In theory, when your paycheck gets bigger, so should your ability to build your nest egg, pay off debt, and work toward some big-picture financial goals.
But rather than go straight to savings, that extra money can often end up getting funneled toward a few more dinners out, another new (yet unnecessary) gadget or a fancier set of wheels.
After all, don’t you deserve to reward yourself with an SUV after years of driving a compact clunker?
The tendency to spend more as you earn more is known as lifestyle inflation—and it can affect you whether you make five figures or seven.
Lifestyle inflation is exactly what Elaine Harper, 30, a massage therapist and nutrition coach, has been worried about as her income has grown recently.
Elaine; her husband, Scott; and their two young sons moved to Portland, Oregon, from Santa Barbara, California, last year in part to lower their cost of living.
Scott, a social worker, took a pay cut to make the move, and Elaine needed time to ramp up her business in Portland, so their take-home pay was initially about $3,000 per month.
But Elaine’s business has been on the uptick, and in the past three months or so, their take-home pay has grown to between $4,000 and $5,000 per month.
“[Since] I recently started generating more consistent income, I’ve redone our budget—and I can definitely see the expenses creep,” Elaine says. “I’d really love to nip that in the bud.”
To help her do just that, we asked Colin Drake, a Certified Financial Planner™ (CFP®) and head of Drake Wealth Management in Sausalito, Calif., to take a look at the family’s expenses and spending habits—and weigh in on how they can help stop lifestyle inflation in its tracks.
“Since moving to Portland, we’ve gotten more bang for our buck. For instance, we pay $1,455 a month to rent a nice home downtown, as opposed to the $1,650 we were paying to rent a condo with a concrete slab for a yard in Santa Barbara.
But as I’ve taken on new clients and grown my business here, that extra $1,000 or so that’s been coming in has been quickly used up.
Some of it is out of necessity.
Before my work picked up, I needed a babysitter six to 10 hours per week. It’s more like 12 to 15 hours now—and sometimes more during weeks that I crave time to myself. This has bumped our child care costs to $960 a month at times—much higher than the $330 I was averaging just three months ago.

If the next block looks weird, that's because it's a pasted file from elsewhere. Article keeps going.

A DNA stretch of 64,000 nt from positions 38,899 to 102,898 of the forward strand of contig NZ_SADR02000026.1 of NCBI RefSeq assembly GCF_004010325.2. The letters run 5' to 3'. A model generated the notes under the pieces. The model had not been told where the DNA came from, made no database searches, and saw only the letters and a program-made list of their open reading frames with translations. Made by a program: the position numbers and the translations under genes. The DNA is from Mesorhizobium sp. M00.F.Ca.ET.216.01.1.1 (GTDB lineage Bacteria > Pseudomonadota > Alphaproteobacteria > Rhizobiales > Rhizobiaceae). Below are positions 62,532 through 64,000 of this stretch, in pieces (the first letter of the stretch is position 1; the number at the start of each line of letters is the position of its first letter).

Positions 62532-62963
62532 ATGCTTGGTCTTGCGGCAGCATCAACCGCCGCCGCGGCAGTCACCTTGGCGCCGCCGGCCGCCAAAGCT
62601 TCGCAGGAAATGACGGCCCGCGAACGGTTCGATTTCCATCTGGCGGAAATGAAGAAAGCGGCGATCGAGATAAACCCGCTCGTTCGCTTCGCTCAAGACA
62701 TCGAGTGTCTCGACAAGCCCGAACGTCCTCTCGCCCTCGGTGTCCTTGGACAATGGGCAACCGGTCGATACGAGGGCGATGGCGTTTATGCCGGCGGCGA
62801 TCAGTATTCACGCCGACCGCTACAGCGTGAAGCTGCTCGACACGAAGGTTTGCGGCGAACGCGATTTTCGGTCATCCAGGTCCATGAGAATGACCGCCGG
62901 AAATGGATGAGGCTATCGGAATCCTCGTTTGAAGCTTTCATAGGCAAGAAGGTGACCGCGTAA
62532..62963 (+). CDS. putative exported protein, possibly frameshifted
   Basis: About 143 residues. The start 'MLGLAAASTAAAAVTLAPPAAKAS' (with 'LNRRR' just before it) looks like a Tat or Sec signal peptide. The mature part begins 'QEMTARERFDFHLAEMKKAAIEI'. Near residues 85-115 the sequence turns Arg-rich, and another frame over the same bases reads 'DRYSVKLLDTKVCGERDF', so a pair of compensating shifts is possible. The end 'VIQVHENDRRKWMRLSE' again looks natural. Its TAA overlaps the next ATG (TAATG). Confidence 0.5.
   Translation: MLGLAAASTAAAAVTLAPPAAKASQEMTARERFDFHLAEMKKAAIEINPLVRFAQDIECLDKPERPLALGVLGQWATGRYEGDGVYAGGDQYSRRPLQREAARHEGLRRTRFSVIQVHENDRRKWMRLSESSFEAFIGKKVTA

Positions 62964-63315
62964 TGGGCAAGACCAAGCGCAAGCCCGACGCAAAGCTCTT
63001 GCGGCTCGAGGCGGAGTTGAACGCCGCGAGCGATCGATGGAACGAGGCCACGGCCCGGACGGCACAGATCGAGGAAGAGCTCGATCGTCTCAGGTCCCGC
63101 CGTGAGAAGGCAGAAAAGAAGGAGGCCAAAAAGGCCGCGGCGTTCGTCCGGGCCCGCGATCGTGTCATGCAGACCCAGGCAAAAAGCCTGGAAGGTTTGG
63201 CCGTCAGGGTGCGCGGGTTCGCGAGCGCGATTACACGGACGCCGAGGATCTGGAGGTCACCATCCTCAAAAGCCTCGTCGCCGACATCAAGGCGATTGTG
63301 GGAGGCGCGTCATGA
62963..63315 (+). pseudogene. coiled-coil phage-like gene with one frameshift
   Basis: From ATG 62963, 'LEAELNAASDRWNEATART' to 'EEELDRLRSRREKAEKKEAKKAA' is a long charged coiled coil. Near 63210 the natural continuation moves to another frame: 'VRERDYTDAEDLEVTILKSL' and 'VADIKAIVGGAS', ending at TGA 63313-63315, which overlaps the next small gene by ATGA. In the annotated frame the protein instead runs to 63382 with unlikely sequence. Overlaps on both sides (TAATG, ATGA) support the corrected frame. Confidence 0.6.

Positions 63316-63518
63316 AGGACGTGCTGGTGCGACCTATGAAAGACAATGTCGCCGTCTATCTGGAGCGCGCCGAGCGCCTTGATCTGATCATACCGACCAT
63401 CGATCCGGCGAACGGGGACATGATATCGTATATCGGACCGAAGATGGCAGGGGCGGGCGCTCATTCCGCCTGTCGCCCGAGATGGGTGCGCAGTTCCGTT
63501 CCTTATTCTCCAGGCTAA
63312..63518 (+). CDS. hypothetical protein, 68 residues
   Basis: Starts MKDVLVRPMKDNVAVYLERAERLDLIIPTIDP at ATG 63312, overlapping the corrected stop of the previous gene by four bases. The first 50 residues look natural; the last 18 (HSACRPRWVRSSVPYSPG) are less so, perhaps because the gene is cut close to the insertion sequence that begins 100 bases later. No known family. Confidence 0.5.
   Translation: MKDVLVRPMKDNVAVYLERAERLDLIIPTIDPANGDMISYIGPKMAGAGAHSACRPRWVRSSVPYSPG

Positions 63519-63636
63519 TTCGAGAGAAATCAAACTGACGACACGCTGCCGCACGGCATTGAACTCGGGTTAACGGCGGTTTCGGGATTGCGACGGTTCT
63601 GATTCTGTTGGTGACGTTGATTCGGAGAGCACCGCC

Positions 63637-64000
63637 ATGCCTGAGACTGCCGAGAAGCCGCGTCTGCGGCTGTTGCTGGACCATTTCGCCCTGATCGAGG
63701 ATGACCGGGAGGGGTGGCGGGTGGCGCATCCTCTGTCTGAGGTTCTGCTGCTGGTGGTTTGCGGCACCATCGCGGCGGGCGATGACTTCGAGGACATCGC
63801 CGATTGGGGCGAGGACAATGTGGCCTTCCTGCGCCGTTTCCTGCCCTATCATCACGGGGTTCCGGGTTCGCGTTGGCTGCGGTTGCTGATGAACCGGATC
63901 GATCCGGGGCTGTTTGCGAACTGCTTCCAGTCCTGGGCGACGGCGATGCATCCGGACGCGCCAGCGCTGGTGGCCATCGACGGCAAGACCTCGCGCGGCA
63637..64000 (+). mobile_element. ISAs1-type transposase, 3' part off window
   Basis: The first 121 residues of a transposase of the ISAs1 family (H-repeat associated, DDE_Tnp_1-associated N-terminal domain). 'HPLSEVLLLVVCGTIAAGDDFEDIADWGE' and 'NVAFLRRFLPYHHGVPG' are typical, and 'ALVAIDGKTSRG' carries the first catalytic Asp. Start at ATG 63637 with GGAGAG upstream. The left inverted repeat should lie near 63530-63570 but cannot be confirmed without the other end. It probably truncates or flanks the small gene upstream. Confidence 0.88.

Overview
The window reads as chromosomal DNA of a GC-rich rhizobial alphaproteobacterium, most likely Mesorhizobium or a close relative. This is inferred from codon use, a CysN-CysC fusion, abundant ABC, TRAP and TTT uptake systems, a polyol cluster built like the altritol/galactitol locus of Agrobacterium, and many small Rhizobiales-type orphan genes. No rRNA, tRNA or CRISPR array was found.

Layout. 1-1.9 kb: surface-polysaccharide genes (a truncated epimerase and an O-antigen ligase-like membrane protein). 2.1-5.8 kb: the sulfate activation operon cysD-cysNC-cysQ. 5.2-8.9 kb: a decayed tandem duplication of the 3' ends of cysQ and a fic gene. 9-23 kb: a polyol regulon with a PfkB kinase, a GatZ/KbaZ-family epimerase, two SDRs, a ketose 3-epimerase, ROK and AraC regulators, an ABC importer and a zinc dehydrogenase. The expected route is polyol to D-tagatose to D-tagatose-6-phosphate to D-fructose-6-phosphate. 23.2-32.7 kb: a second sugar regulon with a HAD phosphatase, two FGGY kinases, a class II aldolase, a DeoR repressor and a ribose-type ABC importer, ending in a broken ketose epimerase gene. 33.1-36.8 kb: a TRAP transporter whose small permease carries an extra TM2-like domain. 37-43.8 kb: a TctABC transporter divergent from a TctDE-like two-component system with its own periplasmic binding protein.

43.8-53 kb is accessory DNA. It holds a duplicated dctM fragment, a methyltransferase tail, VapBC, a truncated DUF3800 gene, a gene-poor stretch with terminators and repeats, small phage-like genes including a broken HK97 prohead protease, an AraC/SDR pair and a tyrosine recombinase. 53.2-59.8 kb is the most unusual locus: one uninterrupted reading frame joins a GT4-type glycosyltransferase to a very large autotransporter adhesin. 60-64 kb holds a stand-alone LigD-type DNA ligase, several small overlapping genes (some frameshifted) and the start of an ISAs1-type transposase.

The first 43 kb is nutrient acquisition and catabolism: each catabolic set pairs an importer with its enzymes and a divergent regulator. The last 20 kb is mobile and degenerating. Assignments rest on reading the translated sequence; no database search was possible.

But other expenses are definitely a result of lifestyle creep.
Food is one of the first things I spend more on whenever I feel we have some wiggle room. So we’ve been going outside the grocery list more often, eating out more when we’re tired or rushed, and I haven’t planned ahead with meals well enough.
I also haven’t been proud that our ‘extraneous shopping’ has gone up.
We’re usually good about reining in those costs. We don’t, for instance, stock up on toys for the kids or go on shopping sprees.
I’d budgeted $150 for miscellaneous shopping, but realized we were actually averaging $300—probably because we’ve been more willing these days to throw an extra magazine here, a trinket there, or a clothing item into the shopping cart.
All of that adds up, and I don’t want it to stop us from working toward some of our goals. Eventually, we want to buy our first home in Portland, and the ones in the neighborhoods we like are between $400,000 and $450,000.
Outside of the 5% 401(k) contributions Scott just started making, the only other saving we do is transfer about $150 a month into a savings account—but that always seems to get transferred back into checking to cover some unexpected cost.
On top of that, we have about $9,000 of credit card debt we’ve accrued since the move. Right now, we pay from $300 to $700 a month on our cards, but it should be more like $1,500 to get that debt paid off by year’s end, when our 0% APR offer expires.
There is one bright spot: We’re inheriting investment accounts that will be worth about $220,000, which we’re thinking of using toward a home down payment.”
What the CFP® Says About Elaine’s Lifestyle Inflation